1. It's been 7 weeks since my iud was removed, my cycle hasn't started up yet and I'm starting to get discouraged. Secretly, I had thought that after successfully getting through pregnancy once and three years without any real PCOS symptoms, I wouldn't have as hard a time of it this time. Instead, I'm actually worse off than the first time I tried to conceive, when I was having regular cycles even if I wasn't always ovulating. This perturbs me. I don't necessarily want to be pregnant right this minute, since the timing would be better if it happened this summer. What I want is to know I can get pregnant, and that certainly can't happen without my cycle starting. However, my chest has been getting progressivly more sore over the past week, so I'm hoping my cycle might meander around these parts one of these days. Maybe.

2. I've read from people who've experienced both that secondary infertility can be harder than the first time because a, after having one child, you know much more acutely what you're missing and b, since you have a child, you can't avoid children and babies. It's that second one that's getting to me a bit. I think about 90 percent of the people I know who had babies the same year I did are either pregnant or have already had a second baby. I feel nothing but the most sincere happiness for them and don't begrudge them their fertility for a moment. I just want it for myself too.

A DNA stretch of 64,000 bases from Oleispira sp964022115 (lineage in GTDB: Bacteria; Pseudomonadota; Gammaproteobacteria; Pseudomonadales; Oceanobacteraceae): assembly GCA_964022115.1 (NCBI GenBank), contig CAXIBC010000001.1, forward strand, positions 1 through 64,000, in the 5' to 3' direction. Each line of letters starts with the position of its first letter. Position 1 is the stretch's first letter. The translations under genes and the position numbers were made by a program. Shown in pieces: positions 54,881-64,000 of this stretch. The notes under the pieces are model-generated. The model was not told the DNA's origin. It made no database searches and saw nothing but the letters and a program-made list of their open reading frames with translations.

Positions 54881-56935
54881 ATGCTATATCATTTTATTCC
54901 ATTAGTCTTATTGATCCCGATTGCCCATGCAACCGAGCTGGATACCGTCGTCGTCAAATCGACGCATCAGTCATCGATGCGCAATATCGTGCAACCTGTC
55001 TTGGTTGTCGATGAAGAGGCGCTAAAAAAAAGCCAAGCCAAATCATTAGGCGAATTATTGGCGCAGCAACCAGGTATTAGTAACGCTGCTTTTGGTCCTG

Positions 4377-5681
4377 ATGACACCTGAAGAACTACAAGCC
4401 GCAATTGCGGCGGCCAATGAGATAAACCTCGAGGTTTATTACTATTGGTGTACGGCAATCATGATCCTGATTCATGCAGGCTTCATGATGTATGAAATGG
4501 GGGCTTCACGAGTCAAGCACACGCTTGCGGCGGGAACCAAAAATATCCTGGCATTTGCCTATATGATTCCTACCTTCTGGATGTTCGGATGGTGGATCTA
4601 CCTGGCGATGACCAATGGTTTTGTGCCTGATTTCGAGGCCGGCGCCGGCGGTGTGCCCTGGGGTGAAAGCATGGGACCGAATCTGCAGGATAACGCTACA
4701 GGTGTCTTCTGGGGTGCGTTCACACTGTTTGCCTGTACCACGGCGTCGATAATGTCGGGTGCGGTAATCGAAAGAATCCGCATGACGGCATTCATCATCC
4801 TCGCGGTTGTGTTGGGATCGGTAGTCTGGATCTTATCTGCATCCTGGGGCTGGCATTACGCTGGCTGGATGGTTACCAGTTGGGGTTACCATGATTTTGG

Life is pretty boring lately, just the normal rounds of toddler wrangling, work, work and more toddler wrangling. The house is largely arranged the way I want it and the only real unpacking is books, which, considering there are books we never unpacked from the last time we moved, could take a while.

We watched the season premiere of Torchwood last night. I think it might be the best episode I've seen of that series. James Marsters is so good at playing a flamboyant bad guy. And for once there was an episode with some real humor and joy to it. I was reading someone's comments about Torchwood recently and they put their finger on why I don't like it nearly as much as the new Dr. Who: they sucked all of the humor and charm out of Captain Jack and turned him into an angsty bore. But the fun Jack made a bit of an appearance in this episode, which I hope will continue.

Meanwhile, tonight's Mansfield Park It's so hard for me to separate the fact that I don't like the book very much from any movie I watch based on it. I think tonight's version was certainly better than the version from 1983, which was so low-budget they couldn't afford to hire normal-looking actors.* And it was much more faithful to the book than the 1995 adaptation, although not nearly as entertaining. And I think part of it was the fault of the book and partly the fault of the movie.